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Hydrogen Sulphide (also called ‘sour gas’, ‘sewer gas’)
This is not an official source of information. It has been assembled as a convenience to students for reference and further study. Some extracts from official sources such as Regulations are provided. These are not guaranteed to completely cover all the material available in the Regulations. URL’s of those official sources are provided to allow the full text to be consulted.
Other sources of Hydrogen Sulphide Safety information for Manitoba
Hydrogen Sulphide (H2S) Exposure in the Petroleum Industry - Bulletin 173
The permission to reproduce this material is provided by the Queens Printer for Manitoba. The Queens Printer does not warrant the accuracy or currency of the reproduction of this information.
Workplace Safety and Health Regulation
Registered October 31, 2006
OIL AND GAS
41.1 This Part applies to every workplace where a well is drilled, operated or serviced.
Safe work procedures
41.2 An employer must
(a) develop and implement safe work procedures respecting the drilling, operating or servicing of wells;
(b) train workers in the safe work procedures; and
(c) ensure that workers comply with the safe work procedures.
41.3 An employer must ensure that at least two SCBAs operating in a positive pressure mode that meet the requirements of Part 6 (Personal Protective Equipment) are readily available at a rig for use in a rescue.
41.10(1) An employer must ensure that a rig is inspected by a competent person
(a) before it is placed in service; and
(b) at least once every 30 working days when the rig is in service.
41.10(2) An employer must provide and maintain a logbook for a rig and keep the logbook with the rig. The following information must be recorded in the logbook:
(a) the date and time when any work is performed on the rig;
(b) the length of time in hoisting service;
(c) all defects and deficiencies in the rig, including the date each defect or deficiency is detected;
(d) all inspections performed on the rig, including all examinations, checks and tests;
(e) a record of any certification of repairs or modifications under section 41.6;
(f) a description of the work performed on the rig each day;
(g) any matter or incident that may affect the safe operation of the rig.
Drill stem testing
41.19(1) During drill stem testing, an employer must ensure that
(a) monitoring for the presence of hydrogen sulfide and hydrocarbons takes place;
(b) the hydrogen sulfide monitor is
(i) capable of detecting hydrogen sulfide at a concentration equal to the occupational exposure limit for hydrogen sulfide established under Part 36 (Chemical and Biological Substances),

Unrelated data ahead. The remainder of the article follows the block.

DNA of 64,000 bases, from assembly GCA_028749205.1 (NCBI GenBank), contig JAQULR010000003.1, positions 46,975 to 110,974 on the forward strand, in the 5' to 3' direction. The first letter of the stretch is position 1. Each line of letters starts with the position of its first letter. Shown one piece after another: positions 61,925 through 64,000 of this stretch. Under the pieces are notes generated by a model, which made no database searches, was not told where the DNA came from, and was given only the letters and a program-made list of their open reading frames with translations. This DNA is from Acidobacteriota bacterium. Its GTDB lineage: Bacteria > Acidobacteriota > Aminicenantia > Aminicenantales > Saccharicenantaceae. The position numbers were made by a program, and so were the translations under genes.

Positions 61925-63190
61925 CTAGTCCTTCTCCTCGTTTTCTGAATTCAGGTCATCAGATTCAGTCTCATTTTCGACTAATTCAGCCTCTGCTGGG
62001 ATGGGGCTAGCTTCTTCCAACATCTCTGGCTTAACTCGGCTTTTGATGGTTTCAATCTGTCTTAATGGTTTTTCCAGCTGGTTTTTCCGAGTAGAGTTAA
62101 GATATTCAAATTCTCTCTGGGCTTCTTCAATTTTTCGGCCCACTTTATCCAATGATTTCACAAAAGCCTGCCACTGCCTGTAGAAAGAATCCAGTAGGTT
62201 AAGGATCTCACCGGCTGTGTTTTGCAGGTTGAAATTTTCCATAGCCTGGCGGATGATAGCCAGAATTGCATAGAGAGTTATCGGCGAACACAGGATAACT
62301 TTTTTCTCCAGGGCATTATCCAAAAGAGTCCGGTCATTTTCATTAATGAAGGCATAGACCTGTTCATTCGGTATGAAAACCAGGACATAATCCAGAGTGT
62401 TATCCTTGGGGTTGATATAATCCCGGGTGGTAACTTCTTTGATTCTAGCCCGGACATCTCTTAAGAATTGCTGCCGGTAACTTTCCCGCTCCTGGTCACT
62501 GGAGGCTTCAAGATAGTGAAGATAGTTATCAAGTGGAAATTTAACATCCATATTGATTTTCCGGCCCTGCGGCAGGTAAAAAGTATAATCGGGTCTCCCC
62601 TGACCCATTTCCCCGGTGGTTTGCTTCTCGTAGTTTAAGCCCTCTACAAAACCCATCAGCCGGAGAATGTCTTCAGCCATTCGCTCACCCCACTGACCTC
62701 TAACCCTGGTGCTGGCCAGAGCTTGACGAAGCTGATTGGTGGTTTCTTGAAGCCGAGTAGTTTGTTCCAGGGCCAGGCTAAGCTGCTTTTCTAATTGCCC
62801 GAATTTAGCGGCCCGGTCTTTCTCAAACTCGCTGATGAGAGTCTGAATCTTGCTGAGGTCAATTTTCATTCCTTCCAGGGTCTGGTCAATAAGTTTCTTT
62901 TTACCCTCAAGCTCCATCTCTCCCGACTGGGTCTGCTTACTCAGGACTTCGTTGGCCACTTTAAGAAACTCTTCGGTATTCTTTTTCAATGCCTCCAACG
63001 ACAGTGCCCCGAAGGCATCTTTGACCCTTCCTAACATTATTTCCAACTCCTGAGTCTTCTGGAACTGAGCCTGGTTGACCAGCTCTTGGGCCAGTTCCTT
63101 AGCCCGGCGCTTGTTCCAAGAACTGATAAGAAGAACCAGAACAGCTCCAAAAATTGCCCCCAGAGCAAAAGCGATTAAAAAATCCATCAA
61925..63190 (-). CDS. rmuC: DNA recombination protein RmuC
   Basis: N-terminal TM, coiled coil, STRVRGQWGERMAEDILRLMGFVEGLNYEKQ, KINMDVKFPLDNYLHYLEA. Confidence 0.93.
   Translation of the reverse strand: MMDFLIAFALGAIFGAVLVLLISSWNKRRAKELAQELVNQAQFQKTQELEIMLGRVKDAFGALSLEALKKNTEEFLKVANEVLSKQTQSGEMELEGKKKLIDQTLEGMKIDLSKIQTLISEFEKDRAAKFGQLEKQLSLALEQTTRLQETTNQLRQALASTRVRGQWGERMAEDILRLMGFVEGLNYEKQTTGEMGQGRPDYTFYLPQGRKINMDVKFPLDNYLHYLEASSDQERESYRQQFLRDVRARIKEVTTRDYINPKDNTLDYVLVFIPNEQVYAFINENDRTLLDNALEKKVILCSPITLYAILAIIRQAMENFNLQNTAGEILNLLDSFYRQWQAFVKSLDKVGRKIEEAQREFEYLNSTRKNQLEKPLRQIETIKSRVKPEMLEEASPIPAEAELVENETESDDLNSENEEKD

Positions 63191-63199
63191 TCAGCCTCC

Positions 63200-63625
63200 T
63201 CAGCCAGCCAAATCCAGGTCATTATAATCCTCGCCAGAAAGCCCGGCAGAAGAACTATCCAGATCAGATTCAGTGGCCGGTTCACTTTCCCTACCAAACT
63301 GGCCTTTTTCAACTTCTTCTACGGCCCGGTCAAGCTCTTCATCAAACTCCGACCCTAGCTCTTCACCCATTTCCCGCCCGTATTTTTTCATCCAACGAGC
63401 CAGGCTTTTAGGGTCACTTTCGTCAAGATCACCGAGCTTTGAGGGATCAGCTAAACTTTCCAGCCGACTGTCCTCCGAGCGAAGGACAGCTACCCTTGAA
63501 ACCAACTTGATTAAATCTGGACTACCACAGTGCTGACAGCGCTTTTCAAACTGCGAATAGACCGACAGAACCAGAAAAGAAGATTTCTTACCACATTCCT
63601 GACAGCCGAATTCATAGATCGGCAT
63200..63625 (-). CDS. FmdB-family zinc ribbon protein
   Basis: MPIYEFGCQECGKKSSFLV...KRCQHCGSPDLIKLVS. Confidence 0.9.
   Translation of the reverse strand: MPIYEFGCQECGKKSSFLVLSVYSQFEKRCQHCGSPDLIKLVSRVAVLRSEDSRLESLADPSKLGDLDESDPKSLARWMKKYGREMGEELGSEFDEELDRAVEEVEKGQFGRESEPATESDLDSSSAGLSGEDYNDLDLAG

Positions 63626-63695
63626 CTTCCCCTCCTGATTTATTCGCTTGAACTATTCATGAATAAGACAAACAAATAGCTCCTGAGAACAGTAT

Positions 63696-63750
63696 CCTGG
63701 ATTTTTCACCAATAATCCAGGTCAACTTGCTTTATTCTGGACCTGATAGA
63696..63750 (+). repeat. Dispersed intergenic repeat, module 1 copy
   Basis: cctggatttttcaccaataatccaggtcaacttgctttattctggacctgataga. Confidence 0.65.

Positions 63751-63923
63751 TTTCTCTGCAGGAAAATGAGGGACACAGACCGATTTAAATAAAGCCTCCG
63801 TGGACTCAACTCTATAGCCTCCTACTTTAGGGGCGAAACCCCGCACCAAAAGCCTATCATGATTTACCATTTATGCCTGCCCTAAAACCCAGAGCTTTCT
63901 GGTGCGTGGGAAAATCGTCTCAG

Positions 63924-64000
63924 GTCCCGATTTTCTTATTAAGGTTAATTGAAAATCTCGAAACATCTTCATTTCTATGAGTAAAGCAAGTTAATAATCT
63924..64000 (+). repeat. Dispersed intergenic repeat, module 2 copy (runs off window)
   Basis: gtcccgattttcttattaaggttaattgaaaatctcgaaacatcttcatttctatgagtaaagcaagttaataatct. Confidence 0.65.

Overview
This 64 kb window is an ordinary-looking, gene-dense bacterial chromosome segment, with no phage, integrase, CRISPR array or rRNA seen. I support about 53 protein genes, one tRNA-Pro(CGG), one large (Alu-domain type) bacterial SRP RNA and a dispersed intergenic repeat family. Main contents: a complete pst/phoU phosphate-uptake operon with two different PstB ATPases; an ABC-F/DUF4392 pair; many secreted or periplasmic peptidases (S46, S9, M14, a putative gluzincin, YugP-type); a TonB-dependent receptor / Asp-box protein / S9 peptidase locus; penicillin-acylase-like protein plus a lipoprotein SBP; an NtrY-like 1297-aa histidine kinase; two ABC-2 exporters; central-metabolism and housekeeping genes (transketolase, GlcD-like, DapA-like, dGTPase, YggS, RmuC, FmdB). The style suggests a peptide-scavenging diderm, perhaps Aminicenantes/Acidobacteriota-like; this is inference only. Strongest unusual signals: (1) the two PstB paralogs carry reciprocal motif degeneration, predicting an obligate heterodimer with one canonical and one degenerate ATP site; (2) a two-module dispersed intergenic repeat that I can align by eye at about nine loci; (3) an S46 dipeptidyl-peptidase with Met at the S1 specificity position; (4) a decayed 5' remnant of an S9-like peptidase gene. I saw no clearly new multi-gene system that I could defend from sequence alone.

(ii) calibrated and tested before use, and
(iii) properly maintained; and
(c) if hydrogen sulfide or hydrocarbons are present at levels that may pose a risk to a worker's safety or health, the formation fluids in the drill stem are displaced with drilling fluid and circulated to a flare pit or holding tank that is at least 25 m from the well.
41.19(2) An employer must ensure that, if test fluid recovery is encountered during darkness,
(a) recovered liquids are reverse circulated; or
(b) if reversed circulation is not practicable because the pump-out sub has failed, additional drill pipe is not pulled and disconnected until daylight.
Well operation and servicing
41.21 Before fluids are unloaded into a well, an employer must ensure that the lines between the pump and the well are:
(a) designed and constructed to sustain the maximum anticipated pressure during use; and
(b) hydraulically pressure tested at a pressure that is at least 10% above the maximum pressure anticipated during use. Drilling and servicing piping systems at well site
41.22 An employer must ensure that piping systems at a well site are designed, constructed, installed, operated and maintained to safely contain any material at the maximum operating pressures anticipated.
Gas sample containers
41.23 An employer must ensure that containers, piping and fittings used to collect gas samples are
(a) of sufficient strength to withstand the pressures to which they may be subjected; and
(b) designed, used and transported so that their contents cannot be released inadvertently.
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